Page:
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Nian Sun, a professor of electrical and computer engineering, and Hongwei Sun, a professor of mechanical and industrial engineering, work in their lab.

Can wastewater samples predict the next pandemic?

Nian Sun, a professor of electrical and computer engineering, and Hongwei Sun, a professor of mechanical and industrial engineering, work in their lab. Photo by Matthew Modoono/Northeastern University

Northeastern engineering professors Nian Sun and Hongwei Sun have been recognized for their contribution to a new infectious disease-tracking technique that traces outbreaks using wastewater.

The two professors, collaborating with a team of researchers from multiple institutions, were participating in the Trinity Challenge, a competition to invent the most effective methods to ensure that health emergencies similar to the COVID-19 pandemic don’t upend societies in the future.

“The thing that inspired Northeastern to become a founding partner in the Trinity Challenge was the commitment to preventing the next pandemic,” said David Luzzi, senior vice provost of research and a member of the Trinity Challenge steering committee.

“In order to do that, we need an early warning system, similar to the one created in partnership with these Northeastern faculty, that can broadly sample for emerging pathogens in a cost-effective way,” said Luzzi.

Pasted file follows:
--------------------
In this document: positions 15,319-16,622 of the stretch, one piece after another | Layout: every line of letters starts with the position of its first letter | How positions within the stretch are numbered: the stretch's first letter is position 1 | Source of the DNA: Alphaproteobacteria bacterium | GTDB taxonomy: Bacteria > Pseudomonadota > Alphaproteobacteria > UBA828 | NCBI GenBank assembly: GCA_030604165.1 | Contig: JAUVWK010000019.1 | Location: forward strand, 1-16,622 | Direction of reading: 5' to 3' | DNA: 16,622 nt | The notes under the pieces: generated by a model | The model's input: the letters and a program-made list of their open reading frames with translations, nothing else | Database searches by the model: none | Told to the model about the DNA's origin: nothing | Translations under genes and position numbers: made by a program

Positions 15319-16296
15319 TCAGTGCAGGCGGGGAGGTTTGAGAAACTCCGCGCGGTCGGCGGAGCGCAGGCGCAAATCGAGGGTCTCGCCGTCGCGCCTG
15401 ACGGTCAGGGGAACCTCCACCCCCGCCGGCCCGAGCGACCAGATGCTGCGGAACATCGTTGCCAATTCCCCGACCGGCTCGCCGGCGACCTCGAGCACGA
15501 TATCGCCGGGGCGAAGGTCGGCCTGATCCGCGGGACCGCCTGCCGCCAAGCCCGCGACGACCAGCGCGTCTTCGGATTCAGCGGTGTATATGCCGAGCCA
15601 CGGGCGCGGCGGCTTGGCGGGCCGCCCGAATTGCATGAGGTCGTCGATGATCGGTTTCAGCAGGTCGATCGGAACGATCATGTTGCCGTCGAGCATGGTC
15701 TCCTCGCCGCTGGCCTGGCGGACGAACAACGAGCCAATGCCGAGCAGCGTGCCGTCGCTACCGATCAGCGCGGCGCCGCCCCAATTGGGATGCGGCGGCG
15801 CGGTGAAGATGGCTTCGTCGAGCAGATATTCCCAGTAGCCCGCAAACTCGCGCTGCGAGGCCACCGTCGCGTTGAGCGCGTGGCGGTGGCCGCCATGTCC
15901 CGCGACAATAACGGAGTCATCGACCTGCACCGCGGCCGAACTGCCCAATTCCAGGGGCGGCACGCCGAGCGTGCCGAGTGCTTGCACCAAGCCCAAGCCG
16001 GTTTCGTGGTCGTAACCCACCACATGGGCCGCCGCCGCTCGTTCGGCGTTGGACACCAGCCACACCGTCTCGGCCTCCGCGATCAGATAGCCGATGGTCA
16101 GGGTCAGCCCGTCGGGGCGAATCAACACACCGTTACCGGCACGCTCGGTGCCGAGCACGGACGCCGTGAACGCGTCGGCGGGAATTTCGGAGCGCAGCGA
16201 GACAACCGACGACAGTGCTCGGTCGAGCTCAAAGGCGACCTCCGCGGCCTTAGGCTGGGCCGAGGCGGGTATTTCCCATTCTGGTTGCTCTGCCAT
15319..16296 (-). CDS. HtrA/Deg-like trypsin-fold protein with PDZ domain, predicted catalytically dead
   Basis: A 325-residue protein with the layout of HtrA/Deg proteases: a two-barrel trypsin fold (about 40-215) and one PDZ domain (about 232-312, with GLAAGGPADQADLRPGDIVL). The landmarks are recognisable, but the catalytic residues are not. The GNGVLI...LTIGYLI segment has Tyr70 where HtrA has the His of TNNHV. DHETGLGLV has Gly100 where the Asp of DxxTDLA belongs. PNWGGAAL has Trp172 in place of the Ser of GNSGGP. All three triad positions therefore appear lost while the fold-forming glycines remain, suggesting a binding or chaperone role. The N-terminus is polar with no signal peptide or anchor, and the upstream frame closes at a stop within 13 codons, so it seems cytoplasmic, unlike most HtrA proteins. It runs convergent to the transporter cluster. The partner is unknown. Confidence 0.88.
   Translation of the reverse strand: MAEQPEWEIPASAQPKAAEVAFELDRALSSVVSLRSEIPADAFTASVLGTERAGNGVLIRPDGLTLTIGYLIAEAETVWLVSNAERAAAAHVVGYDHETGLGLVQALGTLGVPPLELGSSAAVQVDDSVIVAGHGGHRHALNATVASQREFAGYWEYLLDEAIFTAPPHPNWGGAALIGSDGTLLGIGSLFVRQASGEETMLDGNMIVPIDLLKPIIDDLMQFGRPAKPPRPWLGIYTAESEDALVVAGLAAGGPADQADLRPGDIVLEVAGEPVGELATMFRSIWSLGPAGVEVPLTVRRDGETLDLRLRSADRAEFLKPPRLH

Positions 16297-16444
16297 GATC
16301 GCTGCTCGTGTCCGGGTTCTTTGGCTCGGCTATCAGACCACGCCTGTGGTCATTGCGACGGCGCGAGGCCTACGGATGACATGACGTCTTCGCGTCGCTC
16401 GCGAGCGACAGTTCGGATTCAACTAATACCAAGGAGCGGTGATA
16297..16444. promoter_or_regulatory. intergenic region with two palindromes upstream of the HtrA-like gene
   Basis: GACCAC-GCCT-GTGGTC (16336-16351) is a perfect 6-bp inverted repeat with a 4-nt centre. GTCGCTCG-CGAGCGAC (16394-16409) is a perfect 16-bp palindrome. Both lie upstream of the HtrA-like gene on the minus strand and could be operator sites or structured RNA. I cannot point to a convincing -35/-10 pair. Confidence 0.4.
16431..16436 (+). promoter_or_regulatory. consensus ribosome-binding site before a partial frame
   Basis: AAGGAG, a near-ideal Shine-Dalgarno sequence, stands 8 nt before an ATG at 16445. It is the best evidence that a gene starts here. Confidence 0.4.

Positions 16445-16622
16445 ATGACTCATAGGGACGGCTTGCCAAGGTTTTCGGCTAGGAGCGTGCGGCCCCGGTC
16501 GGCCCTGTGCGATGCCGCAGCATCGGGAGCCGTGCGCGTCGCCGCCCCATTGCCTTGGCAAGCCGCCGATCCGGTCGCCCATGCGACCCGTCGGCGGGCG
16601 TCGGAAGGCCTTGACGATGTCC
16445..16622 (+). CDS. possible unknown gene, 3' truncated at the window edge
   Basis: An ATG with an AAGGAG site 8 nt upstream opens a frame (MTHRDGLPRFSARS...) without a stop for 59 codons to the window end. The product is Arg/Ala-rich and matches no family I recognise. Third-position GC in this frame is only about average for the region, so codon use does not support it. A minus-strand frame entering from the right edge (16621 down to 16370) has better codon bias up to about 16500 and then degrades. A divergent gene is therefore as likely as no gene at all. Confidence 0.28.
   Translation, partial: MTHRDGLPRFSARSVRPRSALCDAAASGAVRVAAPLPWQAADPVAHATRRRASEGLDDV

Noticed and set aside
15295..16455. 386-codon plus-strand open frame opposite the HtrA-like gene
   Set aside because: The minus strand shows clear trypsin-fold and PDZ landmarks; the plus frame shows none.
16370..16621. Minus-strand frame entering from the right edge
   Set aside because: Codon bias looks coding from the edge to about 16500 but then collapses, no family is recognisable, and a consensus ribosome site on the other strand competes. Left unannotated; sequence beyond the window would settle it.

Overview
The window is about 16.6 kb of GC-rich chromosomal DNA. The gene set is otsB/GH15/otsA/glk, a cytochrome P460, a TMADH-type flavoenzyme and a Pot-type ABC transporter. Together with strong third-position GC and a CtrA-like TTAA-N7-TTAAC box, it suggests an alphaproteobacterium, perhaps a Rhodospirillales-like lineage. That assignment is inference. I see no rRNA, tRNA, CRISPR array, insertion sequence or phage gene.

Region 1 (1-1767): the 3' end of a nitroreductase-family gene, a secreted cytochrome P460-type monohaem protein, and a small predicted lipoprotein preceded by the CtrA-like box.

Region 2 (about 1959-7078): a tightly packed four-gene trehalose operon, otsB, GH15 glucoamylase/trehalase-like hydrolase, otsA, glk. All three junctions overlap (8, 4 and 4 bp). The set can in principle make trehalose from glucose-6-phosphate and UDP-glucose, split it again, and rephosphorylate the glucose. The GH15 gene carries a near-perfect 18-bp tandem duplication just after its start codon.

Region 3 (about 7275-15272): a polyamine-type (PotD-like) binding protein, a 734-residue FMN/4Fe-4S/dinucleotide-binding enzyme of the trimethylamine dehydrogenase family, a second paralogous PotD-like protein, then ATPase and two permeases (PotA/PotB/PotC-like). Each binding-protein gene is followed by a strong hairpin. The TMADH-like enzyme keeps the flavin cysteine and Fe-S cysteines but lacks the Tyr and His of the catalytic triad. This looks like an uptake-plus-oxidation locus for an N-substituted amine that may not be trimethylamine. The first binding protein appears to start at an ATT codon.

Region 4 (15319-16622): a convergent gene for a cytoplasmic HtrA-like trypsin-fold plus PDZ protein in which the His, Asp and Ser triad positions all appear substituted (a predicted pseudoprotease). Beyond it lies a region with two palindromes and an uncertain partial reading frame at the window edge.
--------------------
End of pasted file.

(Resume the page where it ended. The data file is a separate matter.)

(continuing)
The wastewater surveillance system proposed in the challenge is designed to operate in remote areas with little access to health services. The sensor that monitors the wastewater can produce real-time results, enabling a speedy response should an outbreak occur. The team received one of five third place awards, a sum of $660,000.

“Nian Sun and Hongwei Sun are faculty whose research is at the cutting edge of advanced technology,” says Luzzi. “They’re pushing the envelope of what we are capable of doing in the areas of sensing and capturing data from the environment.”

Dame Sally Davies, master of Trinity College, Cambridge, and former chief medical advisor to the United Kingdom, in September brought together Northeastern University, Microsoft, Google, the Bill & Melinda Gates Foundation, and other industry leaders to participate in the challenge.

“We have been looking for solutions from anyone, anywhere around the globe that can use data and analytics in a new and different way to identify, respond to and recover from disease outbreaks, with the potential to become an epidemic or a pandemic to help those in the global south and north,” Davies said in a press release. “The response we have received has been overwhelming.”

Over 30 Northeastern faculty members contributed to the Trinity Challenge in some capacity. In addition to submitting research proposals, university faculty also participated as reviewers to vet the research and select winners.

The Trinity Challenge board recognized 15 projects for their ingenuity in predicting, preventing, and responding to outbreaks and pandemics using data and analytics. But the awards are only secondary. “There’s no single winner,” said Luzzi. “It’s about solving the pandemic and preventing future emergencies.”

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